By Jennifer Acosta, General Manager of ISA
ISA has just received recognition from the Forum on Education Abroad for meeting the Standards of Good Practice. While we celebrate this satisfying conclusion to a years-long QUIP process, the much more important work of incorporating the invaluable feedback from our peers in the education abroad field lies ahead of us. In the midst of perhaps the most difficult period for our field in a generation, it is work that I wholeheartedly look forward to doing.
ISA has a long history with the QUIP. In 2009, we became one of the first organizations to receive QUIP recognition after a thorough review of our Granada, Spain program. At the time, the QUIP was an evaluation of individual study abroad programs, rather than the institutional review that it is now. While our experience more than a decade ago was helpful, this more recent review was far more comprehensive and valuable for us as an organization. After completing comprehensive self-studies, multiple site visits and interviews conducted by peer reviewers, and reflection and response to those recommendations by our peers, I can honestly say that no stone was left unturned.
The nature of being a private study abroad provider means that there is a scrutiny of everything that we do. We see this as a positive because it helps us continue to grow and improve as we aspire to meet the high standard that’s rightfully expected of us. There were so many highlights revealed through the QUIP process about the good work we’re doing, but of course, we’re not perfect! No matter how proud you are of the work that you do, there’s always the anxiety that someone will shine a light on all your faults, or even worse, misunderstand or misrepresent the work that you do.
And while the QUIP is certainly a bright spotlight, it shows your flaws and excellence equally. Each of our peer reviewers had their own perspectives, opinions, and areas of focus, but all are experienced education abroad professionals, well-versed in the Standards of Good Practice. It is clear that they approached this monumental task with open minds, considering each aspect of ISA as an organization in relation to the Standards. This resulted in high praise and hard questions, and the more we opened ourselves up and became comfortable with the process and the reviewers themselves, the more value we gained from their examination. My sincere thanks go out to these consummate professionals for their thoughtful approach to a complicated process.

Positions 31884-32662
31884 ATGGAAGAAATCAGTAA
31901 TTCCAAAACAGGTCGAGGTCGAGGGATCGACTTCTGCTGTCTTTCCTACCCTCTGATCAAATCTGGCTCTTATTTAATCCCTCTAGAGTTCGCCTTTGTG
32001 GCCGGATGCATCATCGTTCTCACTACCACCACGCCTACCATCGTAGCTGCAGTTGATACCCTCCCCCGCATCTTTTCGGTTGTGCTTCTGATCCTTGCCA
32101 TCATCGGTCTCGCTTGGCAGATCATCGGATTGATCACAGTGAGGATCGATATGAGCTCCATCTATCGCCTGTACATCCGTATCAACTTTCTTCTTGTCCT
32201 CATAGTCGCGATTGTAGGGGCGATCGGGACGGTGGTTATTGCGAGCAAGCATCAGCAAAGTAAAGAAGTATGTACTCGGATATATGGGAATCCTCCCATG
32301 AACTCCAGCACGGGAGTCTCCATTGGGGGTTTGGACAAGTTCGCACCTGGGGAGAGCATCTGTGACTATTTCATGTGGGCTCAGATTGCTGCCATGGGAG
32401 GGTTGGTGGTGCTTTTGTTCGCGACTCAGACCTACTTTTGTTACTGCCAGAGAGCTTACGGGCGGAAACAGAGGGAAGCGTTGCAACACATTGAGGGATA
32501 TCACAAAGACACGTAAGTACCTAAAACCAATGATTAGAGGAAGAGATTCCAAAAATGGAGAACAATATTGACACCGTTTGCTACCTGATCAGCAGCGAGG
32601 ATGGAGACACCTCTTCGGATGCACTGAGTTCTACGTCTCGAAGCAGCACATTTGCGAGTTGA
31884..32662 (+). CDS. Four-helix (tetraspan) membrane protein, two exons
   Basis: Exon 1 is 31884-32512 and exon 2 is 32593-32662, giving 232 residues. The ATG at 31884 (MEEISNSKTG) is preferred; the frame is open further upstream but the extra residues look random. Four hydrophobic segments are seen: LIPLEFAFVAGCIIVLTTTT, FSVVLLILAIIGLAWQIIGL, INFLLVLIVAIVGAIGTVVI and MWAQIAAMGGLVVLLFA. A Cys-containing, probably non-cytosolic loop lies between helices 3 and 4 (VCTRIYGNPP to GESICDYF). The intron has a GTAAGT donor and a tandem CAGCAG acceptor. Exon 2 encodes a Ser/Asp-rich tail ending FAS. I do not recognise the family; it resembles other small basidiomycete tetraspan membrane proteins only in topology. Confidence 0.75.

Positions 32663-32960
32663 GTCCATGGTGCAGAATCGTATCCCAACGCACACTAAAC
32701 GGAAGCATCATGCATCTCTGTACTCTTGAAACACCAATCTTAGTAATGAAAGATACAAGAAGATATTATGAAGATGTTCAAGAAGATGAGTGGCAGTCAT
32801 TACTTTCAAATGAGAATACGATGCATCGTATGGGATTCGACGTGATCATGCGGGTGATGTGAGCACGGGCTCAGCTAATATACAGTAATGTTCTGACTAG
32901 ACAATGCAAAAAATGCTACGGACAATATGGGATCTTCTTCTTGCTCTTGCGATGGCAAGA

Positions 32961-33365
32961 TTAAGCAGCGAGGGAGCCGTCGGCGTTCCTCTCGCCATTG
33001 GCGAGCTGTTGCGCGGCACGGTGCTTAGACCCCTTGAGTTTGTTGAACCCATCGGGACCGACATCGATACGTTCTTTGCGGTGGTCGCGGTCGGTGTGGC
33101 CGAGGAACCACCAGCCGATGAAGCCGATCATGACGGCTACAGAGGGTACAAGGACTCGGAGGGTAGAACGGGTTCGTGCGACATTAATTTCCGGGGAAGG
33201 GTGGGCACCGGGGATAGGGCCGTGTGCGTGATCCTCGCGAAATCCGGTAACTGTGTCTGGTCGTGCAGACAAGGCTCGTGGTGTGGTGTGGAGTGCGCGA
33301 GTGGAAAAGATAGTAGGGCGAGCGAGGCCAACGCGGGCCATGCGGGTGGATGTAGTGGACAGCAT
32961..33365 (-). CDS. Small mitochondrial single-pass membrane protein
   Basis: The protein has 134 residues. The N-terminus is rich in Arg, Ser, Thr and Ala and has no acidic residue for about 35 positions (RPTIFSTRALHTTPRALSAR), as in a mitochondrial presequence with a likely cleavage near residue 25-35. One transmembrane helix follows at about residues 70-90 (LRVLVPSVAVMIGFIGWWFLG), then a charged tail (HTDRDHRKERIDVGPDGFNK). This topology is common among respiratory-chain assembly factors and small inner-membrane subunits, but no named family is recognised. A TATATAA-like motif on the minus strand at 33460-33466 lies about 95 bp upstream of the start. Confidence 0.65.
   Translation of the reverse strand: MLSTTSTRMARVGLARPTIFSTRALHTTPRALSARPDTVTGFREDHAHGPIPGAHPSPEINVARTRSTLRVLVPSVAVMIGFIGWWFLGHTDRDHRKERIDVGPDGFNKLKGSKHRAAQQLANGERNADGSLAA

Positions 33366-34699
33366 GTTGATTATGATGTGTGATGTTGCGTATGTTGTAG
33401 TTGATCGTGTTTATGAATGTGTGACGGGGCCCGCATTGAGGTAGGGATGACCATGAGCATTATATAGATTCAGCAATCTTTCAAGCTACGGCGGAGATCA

In the time that it took to complete the QUIP, both ISA and the Forum have undergone remarkable change. And now, our field and perhaps all of higher education is changing as well. Managing change and adapting to unprecedented circumstances takes a lot of resources, resources that are often in short supply. But truthfully, if we want to come out of this transition better than we were (and aspire for the same for our field), how can that be possible without deep introspection and outside perspectives?
Doubling down on that premise, we recently completed another self-study, completely separate from the QUIP, based on the new 6th edition of the Standards of Good Practice. This new edition incorporates a critical focus on diversity, equity, and inclusion, among other positive changes. Combining this with the feedback we received from the QUIP, I feel that we are now incredibly well-equipped to uniquely contribute to the field and benefit the students we serve. Make no mistake, these efforts take an incredible amount of time from everyone in the organization, but they are all worthwhile, perhaps now more than ever.
ISA is honored to be recognized by the Forum on their QUIP Recognition page, but much more than that, we are grateful to be a part of a field that values such honest review and critical engagement on sensitive topics. The future of education abroad is in embracing difficult conversations in all forms, and that requires making ourselves a little vulnerable and being more open. The QUIP and the events of this year have affirmed this for me and my colleagues at ISA, and we are all looking forward to turning these lessons into action and being a part of this next evolution of study abroad.